Alberto Escudero received his PhD in Chemistry in 2007 at University of Seville, Spain. His scientific profile is focused on the synthesis, functionalization, characterization, study of the properties and evaluation of the applications of inorganic and hybrid materials, with special interest in nanostructures for biomedical and optoelectronic applications. His professional career has been developed at the German Universities of Jena, Bayreuth, and Marburg, and at the Leibniz Institute for New Materials of Saarbrücken, within the groups of Prof. F. Langenhorst, W. Parak, and T. Kraus. He has also worked for the the Material Science Institute of Seville, and has carried out shorter stays at the University of California Santa Barbara, and at the University of Turku. He has also been responsible for innovation and industrial projects, and has taught Chemistry and Nanotechnology at the Universities of Marburg, Saarland, and Seville. Since September 2019 he works as a researcher for the Department of Inorganic Chemistry of the University of Seville, where he teaches Inorganic Chemistry, and for the Institute for Chemical Research, within the Asymmetric Synthesis and Functional Nanosystems group.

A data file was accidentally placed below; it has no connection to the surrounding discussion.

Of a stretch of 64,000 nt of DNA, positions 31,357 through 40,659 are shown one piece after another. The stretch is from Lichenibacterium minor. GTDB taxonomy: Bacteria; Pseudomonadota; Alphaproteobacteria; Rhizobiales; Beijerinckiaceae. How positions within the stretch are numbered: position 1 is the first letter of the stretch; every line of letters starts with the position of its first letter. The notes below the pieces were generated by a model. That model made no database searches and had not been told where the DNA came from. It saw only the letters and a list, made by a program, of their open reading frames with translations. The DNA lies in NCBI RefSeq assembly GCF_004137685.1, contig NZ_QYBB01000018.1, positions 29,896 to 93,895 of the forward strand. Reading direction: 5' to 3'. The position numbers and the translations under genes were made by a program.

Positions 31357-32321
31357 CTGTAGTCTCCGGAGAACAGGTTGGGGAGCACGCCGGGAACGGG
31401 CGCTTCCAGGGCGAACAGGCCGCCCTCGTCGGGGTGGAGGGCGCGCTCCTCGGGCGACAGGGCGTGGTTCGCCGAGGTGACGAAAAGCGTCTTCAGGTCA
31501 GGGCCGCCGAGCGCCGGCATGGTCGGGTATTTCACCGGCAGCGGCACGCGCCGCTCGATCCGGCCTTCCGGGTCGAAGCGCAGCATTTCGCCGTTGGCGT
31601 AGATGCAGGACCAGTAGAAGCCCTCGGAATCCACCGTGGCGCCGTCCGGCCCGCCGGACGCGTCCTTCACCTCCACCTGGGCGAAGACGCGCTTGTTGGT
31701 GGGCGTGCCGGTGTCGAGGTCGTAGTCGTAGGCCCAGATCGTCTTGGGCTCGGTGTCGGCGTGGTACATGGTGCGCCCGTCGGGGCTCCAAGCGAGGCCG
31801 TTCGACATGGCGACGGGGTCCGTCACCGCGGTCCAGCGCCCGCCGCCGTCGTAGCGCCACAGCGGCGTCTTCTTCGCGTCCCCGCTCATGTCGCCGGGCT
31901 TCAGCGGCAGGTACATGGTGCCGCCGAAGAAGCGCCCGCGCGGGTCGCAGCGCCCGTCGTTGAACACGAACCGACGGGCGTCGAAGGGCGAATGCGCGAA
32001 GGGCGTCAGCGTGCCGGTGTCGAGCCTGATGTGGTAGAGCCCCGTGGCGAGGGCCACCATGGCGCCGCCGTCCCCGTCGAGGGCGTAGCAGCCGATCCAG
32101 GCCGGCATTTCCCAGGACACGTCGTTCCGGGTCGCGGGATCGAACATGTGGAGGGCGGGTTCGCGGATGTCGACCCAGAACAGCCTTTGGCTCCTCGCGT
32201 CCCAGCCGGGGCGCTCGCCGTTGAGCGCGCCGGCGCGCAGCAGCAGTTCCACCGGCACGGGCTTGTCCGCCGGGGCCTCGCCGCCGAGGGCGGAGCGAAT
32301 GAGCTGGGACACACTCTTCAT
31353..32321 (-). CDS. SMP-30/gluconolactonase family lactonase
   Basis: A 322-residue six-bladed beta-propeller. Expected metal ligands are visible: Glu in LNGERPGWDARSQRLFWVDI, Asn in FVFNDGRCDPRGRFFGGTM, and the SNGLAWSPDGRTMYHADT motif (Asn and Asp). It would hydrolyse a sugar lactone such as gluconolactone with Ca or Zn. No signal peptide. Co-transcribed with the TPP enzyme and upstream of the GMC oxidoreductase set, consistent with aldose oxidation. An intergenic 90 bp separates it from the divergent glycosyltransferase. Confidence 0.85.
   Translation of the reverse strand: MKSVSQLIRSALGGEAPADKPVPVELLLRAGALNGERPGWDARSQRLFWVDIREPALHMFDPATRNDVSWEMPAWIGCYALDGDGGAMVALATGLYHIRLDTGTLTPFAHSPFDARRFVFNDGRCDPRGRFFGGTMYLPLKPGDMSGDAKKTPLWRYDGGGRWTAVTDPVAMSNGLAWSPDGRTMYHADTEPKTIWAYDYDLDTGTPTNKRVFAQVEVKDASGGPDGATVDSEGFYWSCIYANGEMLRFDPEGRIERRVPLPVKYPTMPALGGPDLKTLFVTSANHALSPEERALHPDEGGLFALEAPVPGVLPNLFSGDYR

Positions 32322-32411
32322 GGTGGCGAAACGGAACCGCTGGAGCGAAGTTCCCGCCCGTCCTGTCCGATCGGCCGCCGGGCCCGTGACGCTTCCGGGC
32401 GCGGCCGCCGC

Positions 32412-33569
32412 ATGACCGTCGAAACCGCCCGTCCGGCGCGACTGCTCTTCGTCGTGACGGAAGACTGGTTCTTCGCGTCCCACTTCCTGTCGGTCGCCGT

Inorganic nanostructures: synthesis, properties, applications, and large-scale production
The design of synthetic routes yielding monodisperse nanoparticles or nanostructures with controlled size and morphology is highly demanded in Nanotechnology, given than many of the properties of such materials may be strongly affected by their morphological characteristics. Other aspects such as surface modification and optimization of the properties also play a key role in Nanosciences. Moreover, upscaling of the synthesis and surface modification processes designed at laboratory scale is of special relevance for the industrial use of nanostructures, and thus for their commercial viability.
Several examples of the synthesis, surface modification and properties of monodisperse inorganic nanostructured materials, as well as some of their applications in biomedicine and optoelectronics will be commented on. This includes the synthesis and the optimization of the luminescence of rare earth doped nanoparticles for the bioimaging of cells and tissues, and also for the design of ratiometric sensors, the synthesis, appropriate surface modification, and large scale production of gold and silver nanoparticles for printing electronics, and the use of SiO2-based capsules for drug and gene delivery applications.